“The underlying result reflects another strong year of growth for Vocus, however it was not at the level we anticipated at the beginning of the financial year and we are working through a number of projects to address this,” Horth said.
“The FY17 year and in particular 2HFY17, has been a period of transition as the business has focused on the completion and integration of Nextgen, and the implementation of business plans that will maximise returns and leverage the infrastructure platform and operational scale that has been created through recent acquisitions.”
Vocus additionally announced that chair David Spence will be retiring from the board on October 24.
On Monday, Vocus had announced that takeover proposals were terminated from Kohlberg Kravis Roberts & Co (KKR) and Affinity Equity Partners after its board decided to “conclude the sale process” due to the company’s positive outlook for FY18.
“Throughout the due diligence process, the bidders indicated support for management’s strategic plans and transformation program,” Vocus said.
“However, the bidders have now advised that they are unable to support a transaction on terms acceptable to the board. Accordingly, all discussions have now ceased.”
The company, which merged with M2 a year and a half ago to form the third-largest telecommunications provider in New Zealand and the fourth-largest in Australia, worth more than AU$3 billion, had in June received KKR’s initial takeover proposal to acquire 100 percent of its shares at a price of AU$3.50 per share via a scheme of arrangement.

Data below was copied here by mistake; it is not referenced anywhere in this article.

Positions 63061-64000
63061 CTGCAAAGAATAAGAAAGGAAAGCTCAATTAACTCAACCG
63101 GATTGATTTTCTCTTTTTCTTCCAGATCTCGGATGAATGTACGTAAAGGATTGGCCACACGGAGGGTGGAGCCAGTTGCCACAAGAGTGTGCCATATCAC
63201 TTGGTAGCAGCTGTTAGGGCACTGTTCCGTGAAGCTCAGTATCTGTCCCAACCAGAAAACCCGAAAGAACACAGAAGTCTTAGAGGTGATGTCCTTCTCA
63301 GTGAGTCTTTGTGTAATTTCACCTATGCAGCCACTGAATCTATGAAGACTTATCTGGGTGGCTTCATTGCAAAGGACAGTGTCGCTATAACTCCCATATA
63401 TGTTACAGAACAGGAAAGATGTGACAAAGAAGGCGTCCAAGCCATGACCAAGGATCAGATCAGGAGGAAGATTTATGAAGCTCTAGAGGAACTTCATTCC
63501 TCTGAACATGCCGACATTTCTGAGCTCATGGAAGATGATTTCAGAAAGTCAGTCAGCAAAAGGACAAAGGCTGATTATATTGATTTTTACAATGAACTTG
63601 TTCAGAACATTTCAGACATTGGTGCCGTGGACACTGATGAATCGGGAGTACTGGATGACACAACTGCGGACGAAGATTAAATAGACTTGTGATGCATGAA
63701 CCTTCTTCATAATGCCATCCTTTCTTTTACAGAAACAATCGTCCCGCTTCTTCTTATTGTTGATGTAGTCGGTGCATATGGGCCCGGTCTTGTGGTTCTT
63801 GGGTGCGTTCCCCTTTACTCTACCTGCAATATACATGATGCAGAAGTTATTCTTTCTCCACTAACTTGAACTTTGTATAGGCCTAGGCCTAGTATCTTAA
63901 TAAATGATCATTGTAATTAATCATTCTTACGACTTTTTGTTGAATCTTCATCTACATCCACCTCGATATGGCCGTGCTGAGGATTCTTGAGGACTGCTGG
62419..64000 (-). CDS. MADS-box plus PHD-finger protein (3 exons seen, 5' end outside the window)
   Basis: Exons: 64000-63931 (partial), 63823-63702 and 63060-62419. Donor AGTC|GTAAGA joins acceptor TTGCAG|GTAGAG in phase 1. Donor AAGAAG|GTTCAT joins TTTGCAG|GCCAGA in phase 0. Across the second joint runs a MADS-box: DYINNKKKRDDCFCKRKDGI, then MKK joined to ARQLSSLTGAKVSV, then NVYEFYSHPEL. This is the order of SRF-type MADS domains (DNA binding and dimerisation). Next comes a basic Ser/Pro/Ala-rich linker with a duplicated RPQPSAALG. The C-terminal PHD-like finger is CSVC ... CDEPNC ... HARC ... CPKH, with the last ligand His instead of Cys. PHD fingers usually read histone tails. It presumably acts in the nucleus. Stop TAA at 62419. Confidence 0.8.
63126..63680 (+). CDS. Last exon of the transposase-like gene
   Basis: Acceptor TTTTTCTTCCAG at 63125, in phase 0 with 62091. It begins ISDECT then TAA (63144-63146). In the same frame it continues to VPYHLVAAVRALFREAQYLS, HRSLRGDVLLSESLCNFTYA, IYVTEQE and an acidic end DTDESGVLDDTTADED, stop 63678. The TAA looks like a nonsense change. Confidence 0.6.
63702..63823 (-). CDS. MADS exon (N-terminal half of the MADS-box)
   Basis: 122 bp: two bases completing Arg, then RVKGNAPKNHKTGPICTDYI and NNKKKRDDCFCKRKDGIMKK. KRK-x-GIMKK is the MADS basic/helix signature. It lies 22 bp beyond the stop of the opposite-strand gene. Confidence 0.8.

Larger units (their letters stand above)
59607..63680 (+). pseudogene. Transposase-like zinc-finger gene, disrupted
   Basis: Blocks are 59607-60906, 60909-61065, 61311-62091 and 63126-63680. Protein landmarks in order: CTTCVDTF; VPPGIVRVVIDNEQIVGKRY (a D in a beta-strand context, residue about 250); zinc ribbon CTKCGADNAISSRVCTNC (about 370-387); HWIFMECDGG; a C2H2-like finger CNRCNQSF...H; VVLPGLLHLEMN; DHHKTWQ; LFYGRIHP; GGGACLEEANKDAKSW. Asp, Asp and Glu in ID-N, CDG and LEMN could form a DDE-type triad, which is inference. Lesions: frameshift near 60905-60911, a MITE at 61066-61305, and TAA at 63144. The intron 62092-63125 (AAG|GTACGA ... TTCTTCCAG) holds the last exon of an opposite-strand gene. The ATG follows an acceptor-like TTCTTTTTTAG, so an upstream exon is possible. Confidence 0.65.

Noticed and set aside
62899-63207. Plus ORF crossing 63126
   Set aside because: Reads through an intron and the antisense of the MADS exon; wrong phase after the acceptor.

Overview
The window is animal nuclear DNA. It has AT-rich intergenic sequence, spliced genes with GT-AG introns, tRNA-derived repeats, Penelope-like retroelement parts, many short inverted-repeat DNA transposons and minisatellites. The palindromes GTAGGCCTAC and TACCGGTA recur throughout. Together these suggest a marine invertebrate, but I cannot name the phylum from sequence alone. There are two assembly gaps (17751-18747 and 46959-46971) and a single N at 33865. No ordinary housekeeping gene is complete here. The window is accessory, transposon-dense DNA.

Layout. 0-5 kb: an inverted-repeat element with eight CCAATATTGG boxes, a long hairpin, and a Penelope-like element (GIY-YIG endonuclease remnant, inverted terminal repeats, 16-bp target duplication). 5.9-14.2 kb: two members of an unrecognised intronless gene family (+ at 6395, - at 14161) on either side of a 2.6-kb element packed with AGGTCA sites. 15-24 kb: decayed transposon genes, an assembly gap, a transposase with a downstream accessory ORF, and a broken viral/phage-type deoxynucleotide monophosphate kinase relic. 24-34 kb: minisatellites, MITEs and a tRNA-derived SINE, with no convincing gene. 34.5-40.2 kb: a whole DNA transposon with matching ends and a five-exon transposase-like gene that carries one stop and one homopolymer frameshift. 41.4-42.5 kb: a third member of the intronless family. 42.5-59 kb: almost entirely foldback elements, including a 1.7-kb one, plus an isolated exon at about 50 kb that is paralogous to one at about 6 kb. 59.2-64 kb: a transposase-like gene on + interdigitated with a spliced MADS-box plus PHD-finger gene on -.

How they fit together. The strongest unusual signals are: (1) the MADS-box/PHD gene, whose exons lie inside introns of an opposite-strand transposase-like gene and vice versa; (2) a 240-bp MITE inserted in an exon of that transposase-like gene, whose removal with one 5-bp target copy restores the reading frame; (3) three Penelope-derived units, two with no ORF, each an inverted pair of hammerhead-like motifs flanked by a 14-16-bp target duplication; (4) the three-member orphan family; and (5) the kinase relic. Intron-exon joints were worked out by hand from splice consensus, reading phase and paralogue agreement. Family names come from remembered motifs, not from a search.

Vocus then allowed KKR to conduct due diligence to explore whether a binding transaction could be agreed upon last month, subject to Vocus’ net debt not exceeding AU$1.1 billion as of June 30, EBITDA being between AU$365 million to AU$375 million, and its existing asset base maintained.
Affinity then submitted a takeover proposal in July to acquire 100 percent of Vocus’ shares at a price of AU$3.50 per share via a scheme of arrangement to be paid in cash.
The proposals followed Vocus revising its guidance for the 2017 financial year in May, with revenue down by AU$100 million, underlying EBITDA down by between AU$65 million and AU$75 million, and net profit down by AU$45 million to AU$50 million. Vocus’ net debt is expected to be between AU$1 billion and AU$1.1 billion.
CFO Mark Wratten had expressed confidence that Vocus would be able to hit its revised guidance.